Galanthus spp. (Snowdrops) [30 Seeds]

$4.50

Germination Information: I recommend these only for gardeners who are experienced with handling challenging seeds. The germination period may be months or a year or more, and then it may take the bulbs another 3 or 4 years to reach flowering size. The entire process requires care and patience. Seriously, you’re best off buying bulbs if you can. But if you can’t for some reason, or if you want to try growing snowdrops from seed just for the experience, then great–give these a try!

Now, to be honest, I usually just let my snowdrops self-sow, so 2020 will be my first year trying to start them in pots; I will be learning along with you. Apparently the seeds can germinate by late summer if sown fresh in warm-moist conditions, but I don’t know that first-hand. I mixed these seeds with moist coir about 2 weeks after I collected them and have kept them in warm conditions. Once you receive them,  plant the seed/coir mix in a pot, covered with about 1 inch of your preferred starting mix, and set it outdoors. Keep an eye on it to see when seedlings appear. If they do appear in August to November, you may want to put them in a sheltered spot protected from frost until they die back naturally for the first time. Then you could keep the pot outdoors or move the contents to a nursery bed for a few years, until they reach flowering size.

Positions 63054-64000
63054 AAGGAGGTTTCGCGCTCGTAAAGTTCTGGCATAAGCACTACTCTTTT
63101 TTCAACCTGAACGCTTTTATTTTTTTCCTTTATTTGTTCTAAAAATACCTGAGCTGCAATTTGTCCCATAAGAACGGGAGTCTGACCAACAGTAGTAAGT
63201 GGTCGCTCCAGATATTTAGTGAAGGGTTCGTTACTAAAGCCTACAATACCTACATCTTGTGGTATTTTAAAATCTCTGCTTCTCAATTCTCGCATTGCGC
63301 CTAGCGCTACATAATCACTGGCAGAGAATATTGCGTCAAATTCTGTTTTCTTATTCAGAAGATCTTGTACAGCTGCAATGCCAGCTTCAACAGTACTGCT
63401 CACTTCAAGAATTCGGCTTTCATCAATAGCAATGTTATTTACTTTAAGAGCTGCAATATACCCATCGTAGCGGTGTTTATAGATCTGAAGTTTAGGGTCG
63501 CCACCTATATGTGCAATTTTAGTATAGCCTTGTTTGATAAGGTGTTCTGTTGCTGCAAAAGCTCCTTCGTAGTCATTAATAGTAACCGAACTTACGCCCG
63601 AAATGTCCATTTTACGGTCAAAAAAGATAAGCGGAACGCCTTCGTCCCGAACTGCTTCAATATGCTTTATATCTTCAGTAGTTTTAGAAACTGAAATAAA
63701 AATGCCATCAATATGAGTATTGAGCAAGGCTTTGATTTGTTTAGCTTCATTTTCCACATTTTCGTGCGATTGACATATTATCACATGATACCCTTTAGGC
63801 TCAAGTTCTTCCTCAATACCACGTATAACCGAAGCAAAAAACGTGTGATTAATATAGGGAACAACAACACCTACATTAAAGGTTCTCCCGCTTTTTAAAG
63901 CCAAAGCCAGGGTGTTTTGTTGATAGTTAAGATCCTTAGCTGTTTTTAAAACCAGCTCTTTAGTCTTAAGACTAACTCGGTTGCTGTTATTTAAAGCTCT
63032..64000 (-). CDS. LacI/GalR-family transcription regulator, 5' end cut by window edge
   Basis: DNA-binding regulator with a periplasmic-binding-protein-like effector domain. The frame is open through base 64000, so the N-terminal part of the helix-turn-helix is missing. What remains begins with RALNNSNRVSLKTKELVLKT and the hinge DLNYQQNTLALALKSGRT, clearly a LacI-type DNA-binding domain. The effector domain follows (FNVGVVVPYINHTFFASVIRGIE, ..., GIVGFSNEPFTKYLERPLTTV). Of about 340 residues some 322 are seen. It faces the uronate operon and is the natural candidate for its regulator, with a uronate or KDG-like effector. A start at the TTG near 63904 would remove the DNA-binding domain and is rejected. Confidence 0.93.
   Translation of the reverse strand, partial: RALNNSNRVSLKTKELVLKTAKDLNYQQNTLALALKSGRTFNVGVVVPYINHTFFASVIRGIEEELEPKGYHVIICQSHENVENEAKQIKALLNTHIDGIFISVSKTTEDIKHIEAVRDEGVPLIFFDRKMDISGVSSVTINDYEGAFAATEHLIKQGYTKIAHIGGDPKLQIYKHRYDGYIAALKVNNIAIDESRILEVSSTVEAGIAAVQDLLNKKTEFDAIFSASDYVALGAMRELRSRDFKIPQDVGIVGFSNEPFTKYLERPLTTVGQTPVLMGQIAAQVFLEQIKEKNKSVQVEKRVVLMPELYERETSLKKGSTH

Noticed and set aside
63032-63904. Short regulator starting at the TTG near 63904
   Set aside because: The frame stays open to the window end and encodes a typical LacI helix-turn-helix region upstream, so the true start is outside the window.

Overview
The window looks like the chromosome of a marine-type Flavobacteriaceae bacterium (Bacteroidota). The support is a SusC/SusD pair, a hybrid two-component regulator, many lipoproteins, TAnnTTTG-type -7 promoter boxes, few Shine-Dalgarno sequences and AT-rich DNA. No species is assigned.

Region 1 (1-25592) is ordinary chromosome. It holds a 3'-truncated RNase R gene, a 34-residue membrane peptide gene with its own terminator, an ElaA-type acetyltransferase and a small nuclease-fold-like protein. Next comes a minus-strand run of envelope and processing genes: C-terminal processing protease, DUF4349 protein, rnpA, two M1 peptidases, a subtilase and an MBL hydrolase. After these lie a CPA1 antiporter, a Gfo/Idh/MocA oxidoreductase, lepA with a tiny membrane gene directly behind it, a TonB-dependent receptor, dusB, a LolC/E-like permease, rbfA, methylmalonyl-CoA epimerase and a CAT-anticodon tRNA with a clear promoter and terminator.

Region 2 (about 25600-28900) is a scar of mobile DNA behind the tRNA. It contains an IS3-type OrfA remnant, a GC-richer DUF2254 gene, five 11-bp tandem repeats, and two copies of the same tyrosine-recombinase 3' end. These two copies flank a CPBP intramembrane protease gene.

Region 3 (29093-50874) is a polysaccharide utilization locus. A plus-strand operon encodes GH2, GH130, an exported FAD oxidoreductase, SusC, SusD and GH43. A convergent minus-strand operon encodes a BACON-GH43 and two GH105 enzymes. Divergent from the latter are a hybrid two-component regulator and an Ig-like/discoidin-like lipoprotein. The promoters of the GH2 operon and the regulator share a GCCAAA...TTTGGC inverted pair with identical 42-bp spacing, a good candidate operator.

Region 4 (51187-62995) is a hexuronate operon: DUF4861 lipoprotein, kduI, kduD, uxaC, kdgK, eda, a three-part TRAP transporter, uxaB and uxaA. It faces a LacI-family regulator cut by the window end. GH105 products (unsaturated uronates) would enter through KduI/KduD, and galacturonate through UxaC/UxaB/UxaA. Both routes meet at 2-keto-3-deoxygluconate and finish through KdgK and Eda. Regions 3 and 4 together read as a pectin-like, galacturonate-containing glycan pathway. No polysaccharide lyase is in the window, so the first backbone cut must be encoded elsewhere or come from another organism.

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Description

A welcome sign of spring approaching, snowdrops (Galanthus spp.) pop up in mid- to late winter and begin blooming in late winter to early spring, often when there is still snow on the ground. Their dainty, nodding, white flowers look lovely with hellebores (Helleborus spp.) and other early bloomers. They self-sow readily and can form large patches in shaded borders and woodland gardens. The plants die back to the underground bulbs in late spring. Snowdrops are reportedly hardy in USDA Hardiness Zones 4 to 8.

I collected these seeds in the last week of May 2020. They are most likely from typical Galanthus nivalis, but there may be other forms or species mixed in. (I wasn’t expecting to be able to collect seeds, so I didn’t keep track of which plants were where.)  Each packet contains at least 30 seeds, packed in moist coir and stored warm (around 72°F). I will have these seeds available only in June and July, because it is so important for them to be sown fresh.

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